American diplomats have long adhered to the so-called "One China policy," opposing independence for Taiwan and letting it be blackballed from international forums, in deference to Beijing's claim that the island is a renegade Chinese province.
Under the 1979 Taiwan Relations Act, the United States is committed to providing Taiwan with the arms it needs for defense against a Chinese attack, yet it has never promised to intervene on Taiwan's behalf should such an attack occur. This lack of clarity has been deliberate — Washington calls it "strategic ambiguity" — but it long ago stopped making sense.
When the Carter administration established full diplomatic ties with China, the hope was that the regime in Beijing would gradually liberalize, democratize, and adhere to the norms of international cooperation. That hope proved delusional. China's ruling Communist Party has not budged in the direction of liberal democracy. China may have become an economic powerhouse, but, as Jianli Yang and Aaron Rhodes write in an essay for The Hill, it remains "a rogue state; a coercive police state based on violence, not consent; a state incompatible with the ideals of the modern world." China is guilty of massive and ongoing moral outrages, from its gulag of slave-labor camps to its brutal assault on Hong Kong's liberty.
Taiwan, meanwhile, has metamorphosed from an authoritarian one-party state into a vibrant multiparty democracy. It is today a land of liberty, human rights, and due process of law.
While Taiwan behaves responsibly and peaceably, China is growing ever more menacing and belligerent. Twice last month, Chinese warplanes — including both heavy bombers and fighter jets — penetrated Taiwan's air defense identification zone, without warning or provocation. Asked for an explanation, China's Defense Ministry issued a threat: "We warn those â€˜Taiwan independence' elements: Those who play with fire will burn themselves, and â€˜Taiwan independence' means war."
China's show of hostility was presumably intended to intimidate the new US administration into toeing the "One China" line and preserving the fiction of Taiwanese subservience. On a number of occasions, the Trump administration had made a point of doing the opposite: Less than two weeks before President Biden's inauguration, then-Secretary of State Mike Pompeo lifted longstanding restrictions on contacts between US and Taiwanese officials, saying they had been designed to "appease" Beijing but were now "null and void."
He planned to drive home the point by sending Kelly Craft, the US ambassador to the United Nations, on a high-profile trip to Taiwan. (Amid the chaos of the presidential transition, the trip was scrubbed.) Pompeo's actions infuriated China; the state-run Global Times newspaper described them as "last-ditch madness" that would lead to the "annihilation" of Taiwan's people.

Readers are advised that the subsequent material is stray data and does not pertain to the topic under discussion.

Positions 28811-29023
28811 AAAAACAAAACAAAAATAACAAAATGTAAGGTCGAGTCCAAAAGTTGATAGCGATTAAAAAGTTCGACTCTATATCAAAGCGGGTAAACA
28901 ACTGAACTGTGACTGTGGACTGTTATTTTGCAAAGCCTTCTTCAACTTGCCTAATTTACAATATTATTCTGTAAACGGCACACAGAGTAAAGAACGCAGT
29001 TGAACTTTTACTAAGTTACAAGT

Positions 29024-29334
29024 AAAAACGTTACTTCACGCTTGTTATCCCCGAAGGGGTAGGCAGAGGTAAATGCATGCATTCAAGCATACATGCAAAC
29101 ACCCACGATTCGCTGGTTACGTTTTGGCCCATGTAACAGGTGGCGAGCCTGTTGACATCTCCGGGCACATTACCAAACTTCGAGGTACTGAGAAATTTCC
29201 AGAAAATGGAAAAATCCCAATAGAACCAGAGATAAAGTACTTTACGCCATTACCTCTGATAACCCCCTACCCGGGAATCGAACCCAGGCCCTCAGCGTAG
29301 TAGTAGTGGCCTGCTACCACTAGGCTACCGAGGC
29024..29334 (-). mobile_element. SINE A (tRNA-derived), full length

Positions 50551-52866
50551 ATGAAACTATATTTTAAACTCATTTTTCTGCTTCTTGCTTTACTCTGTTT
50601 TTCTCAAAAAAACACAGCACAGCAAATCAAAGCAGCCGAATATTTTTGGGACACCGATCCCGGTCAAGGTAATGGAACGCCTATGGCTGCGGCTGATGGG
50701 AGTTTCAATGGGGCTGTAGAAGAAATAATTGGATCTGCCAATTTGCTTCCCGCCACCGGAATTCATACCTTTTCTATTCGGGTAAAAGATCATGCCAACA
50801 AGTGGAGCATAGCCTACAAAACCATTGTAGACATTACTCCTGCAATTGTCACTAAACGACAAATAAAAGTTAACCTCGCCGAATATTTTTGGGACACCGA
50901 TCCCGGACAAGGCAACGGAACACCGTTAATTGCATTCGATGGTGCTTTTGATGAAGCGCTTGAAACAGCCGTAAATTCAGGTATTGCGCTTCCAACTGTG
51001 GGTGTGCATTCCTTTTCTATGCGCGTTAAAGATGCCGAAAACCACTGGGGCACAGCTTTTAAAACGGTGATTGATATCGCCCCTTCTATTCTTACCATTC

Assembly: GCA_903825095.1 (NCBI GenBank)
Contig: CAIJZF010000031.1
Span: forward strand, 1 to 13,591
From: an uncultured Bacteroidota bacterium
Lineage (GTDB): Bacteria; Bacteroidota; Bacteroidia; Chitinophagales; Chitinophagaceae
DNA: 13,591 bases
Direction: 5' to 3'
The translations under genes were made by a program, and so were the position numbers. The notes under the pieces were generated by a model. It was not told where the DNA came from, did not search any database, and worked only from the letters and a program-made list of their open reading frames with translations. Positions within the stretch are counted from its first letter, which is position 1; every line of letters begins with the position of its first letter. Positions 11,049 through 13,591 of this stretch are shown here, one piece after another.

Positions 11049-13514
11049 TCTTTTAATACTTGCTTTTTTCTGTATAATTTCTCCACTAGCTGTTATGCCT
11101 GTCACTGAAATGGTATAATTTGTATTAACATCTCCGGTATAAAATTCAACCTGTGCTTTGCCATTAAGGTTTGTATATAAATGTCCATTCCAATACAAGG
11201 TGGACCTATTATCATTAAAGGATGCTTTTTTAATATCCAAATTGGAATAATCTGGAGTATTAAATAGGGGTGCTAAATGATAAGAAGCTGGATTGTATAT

But if the Chinese government expected Trump's successor to renounce the previous administration's display of support for Taiwan, it was disappointed. Biden invited Bi-khim Hsiao, Taiwan's de facto ambassador to Washington, to attend his inauguration — the first time since 1979 that such an invitation was extended. The State Department spokesman reacted to China's incursion into Taiwan's airspace with tough words calling on Beijing to "cease its military, diplomatic, and economic pressure against Taiwan" and emphasizing that "our commitment to Taiwan is rock-solid."
It was a fine start. Biden ought to go further.
The president can use his bully pulpit to explain why there is no good reason to keep pretending that Taiwan is a part of China and not an independent country in every significant respect. He can point out that Taiwan has never been ruled by China's Communist regime and that the great majority of Taiwan's people don't consider themselves Chinese but exclusively Taiwanese. He can observe that it makes no more sense to claim that Taiwan is really China than to claim that America is really Great Britain, or Lithuania really Russia.
The longer the United States and its allies pay lip service to the "One China" fabrication, the more emboldened China will be to insist that Taiwan "must" be united with the mainland, by force if necessary. When Iraqi dictator Saddam Hussein claimed Kuwait as Iraq's "19th province," the United States led a vast international coalition to force him to back down. Economically and strategically, Taiwan is more important than Kuwait ever was, and America and its allies would have no choice but to resist any attempt by China to conquer its island neighbor.
Which is exactly why "strategic ambiguity" should be scrapped.
Writing in Foreign Affairs, Richard Haass, the president of the Council on Foreign Relations, and research fellow David Sacks argue that the best way to ensure that the United States will not have to fight to defend Taiwan is to leave no doubt that it is prepared to do so. "The United States should adopt a position of strategic clarity," they urge, by stating unequivocally "that it would respond to any Chinese use of force against Taiwan. Such a policy would lower the chances of Chinese miscalculation, which is the likeliest catalyst for war in the Taiwan Strait."
At the same time, the Biden administration should call a halt to the shameful practice of treating Taiwan as an international pariah. Taiwan should have a seat at the table at the United Nations and its constituent agencies. It should be welcomed into the Organization for Economic Cooperation and Development and invited to G-7 summit meetings. Its athletes should be entitled to compete in the Olympics under their own flag.
China is a bully. Taiwan is a friend. We can engage productively with the one without demeaning the other. Step 1 is to stop being ambiguous.